Ahead of tomorrow night’s match at the Gtech Community Stadium versus Brentford in the Premier League, which will be refereed by Tim Robinson, I spoke to a Brentford supporter. Thank you to Steven for answering these questions!
How long have you supported Brentford?
Since September 2021, during the first season back in the Premier League. I’m a Yank and previously I hadn’t been following the EPL, but in August, at the backend of Covid, I was laid up for six weeks and couldn’t work or really move – watching sports was my outlet and I watched everything I could, including every Premiere league match each week. I decided I had to pick a team and the obvious choice was Brentford. First, I felt it would be tacky for a new American supporter to start rooting for a champion contending team, and I was immediately inspired by Brentford’s approach: the fearless attitude, the belief, the focus on character and community, and watching players who were cast aside by other clubs finally have their chance. As a guy who grew up watching American Football each Sunday, I love Brentford’s focus on set plays, and I’m a sucker for the long throw. These attributes are why there is a small but growing contingent of American Brentford supporters.
And I just want to express to any long-time Brentford supporters who are reading this how grateful all of us new supporters across the pond are for their long-time commitment to this club. Without their efforts and helping pull the club back from the brink, we would have never been able to enjoy this club. You all are legends.
What are your hopes and expectations for the 2023/24 season?
At this point, I would be happy with survival and very happy with anything around 10th. Coming into the season, many supporters hoped to improve on last season’s finish and maybe make a run at qualifying for European football. Those who follow the club closely know that we could cope with the suspension of Ivan Toney and the loss of David Raya, but the club has been inundated with injuries. By my count, we’ve lost six players who were members of the XI when they picked up a knock. Several of our most vital subs and prospects are likewise injured. Especially challenging is that Brentford no longer have a fit natural LB on the roster, which Mo Salah exploited to perfection in our previous match. If the lads can come back fit, however, there is no telling what could happen. Brentford have proven they can beat anyone (picking up the double v. Man City last season), and if Ivan Toney remains at the club while other key players return to fitness, a run is very possible.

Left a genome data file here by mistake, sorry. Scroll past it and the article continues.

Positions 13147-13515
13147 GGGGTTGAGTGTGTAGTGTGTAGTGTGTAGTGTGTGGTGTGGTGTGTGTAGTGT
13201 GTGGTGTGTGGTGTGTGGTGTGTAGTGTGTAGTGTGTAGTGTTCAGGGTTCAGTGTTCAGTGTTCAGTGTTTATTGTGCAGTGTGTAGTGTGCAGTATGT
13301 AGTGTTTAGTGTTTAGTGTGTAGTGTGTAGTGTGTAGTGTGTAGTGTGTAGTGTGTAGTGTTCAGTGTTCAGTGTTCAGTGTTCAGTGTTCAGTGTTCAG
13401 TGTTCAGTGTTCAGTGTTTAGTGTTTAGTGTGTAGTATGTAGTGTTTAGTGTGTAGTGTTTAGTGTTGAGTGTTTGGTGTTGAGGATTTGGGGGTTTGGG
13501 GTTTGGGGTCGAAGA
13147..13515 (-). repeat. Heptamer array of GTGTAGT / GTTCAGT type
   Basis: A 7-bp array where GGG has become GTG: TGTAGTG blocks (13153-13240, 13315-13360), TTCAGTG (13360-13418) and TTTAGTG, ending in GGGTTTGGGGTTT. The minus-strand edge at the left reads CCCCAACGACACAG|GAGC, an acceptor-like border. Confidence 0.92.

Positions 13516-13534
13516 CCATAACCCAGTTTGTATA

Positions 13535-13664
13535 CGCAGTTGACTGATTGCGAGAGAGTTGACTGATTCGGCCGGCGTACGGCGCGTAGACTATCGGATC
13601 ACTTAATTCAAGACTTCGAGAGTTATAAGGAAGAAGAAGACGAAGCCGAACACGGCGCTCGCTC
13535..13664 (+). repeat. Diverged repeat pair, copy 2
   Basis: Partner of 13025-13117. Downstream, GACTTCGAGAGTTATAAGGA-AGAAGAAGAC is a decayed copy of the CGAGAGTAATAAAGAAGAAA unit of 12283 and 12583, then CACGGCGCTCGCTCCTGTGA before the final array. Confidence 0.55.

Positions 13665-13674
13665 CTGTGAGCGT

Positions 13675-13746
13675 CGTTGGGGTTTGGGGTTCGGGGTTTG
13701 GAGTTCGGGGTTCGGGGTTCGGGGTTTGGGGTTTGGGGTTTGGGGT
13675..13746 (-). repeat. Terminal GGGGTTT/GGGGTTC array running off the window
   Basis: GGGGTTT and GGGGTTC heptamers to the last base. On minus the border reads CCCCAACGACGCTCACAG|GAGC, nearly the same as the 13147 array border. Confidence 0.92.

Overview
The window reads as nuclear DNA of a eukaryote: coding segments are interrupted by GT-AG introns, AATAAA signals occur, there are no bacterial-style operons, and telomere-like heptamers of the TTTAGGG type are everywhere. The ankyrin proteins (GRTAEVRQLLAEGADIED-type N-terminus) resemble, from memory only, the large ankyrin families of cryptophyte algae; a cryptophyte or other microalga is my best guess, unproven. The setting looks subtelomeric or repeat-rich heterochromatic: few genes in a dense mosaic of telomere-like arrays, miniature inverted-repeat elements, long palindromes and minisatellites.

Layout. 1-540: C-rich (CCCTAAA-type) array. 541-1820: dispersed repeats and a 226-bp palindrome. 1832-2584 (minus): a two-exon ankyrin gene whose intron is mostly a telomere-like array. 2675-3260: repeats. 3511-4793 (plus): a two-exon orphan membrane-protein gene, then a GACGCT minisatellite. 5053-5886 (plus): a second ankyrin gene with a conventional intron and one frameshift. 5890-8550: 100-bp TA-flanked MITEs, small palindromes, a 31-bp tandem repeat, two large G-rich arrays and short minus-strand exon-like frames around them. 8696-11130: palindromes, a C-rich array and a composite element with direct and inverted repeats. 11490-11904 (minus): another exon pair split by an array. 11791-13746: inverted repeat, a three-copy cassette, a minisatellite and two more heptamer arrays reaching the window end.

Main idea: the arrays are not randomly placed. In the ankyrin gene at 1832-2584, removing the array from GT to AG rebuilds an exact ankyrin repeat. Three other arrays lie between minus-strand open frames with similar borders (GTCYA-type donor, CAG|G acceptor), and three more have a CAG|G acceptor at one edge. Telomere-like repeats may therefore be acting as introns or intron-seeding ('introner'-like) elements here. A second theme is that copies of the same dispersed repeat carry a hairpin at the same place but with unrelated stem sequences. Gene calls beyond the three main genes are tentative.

What are your views on your manager?
Thomas Frank is the third longest-tenured manager in the Premier League, and there is a good reason: his approach, character, belief, tactical acumen, and relationship with his players is beyond reproach. Even when there is adversity, he always comes out with a smart game plan that is brave with an intent on winning. I’ve never seen him sit back an entire match and hope for a draw like some managers of “smaller” clubs. The appreciation he shows for the supporters is both genuine and greatly appreciated. And, perhaps most importantly, as my wife has pointed out to me, he has fantastic hair (take that Conte!). She predicts the day’s result based on its quality at kickoff each week.
There’s a reason why other clubs have talked about trying to lure him away, but my hope is Graham Potter was a cautionary tale for a well-regarded project manager going to a “big club” where results are immediately expected. My prediction and hope is that he will only leave to retire or accept the role of manager of the Danish National Team.
Style of play and tactics – direct/passing/hybrid?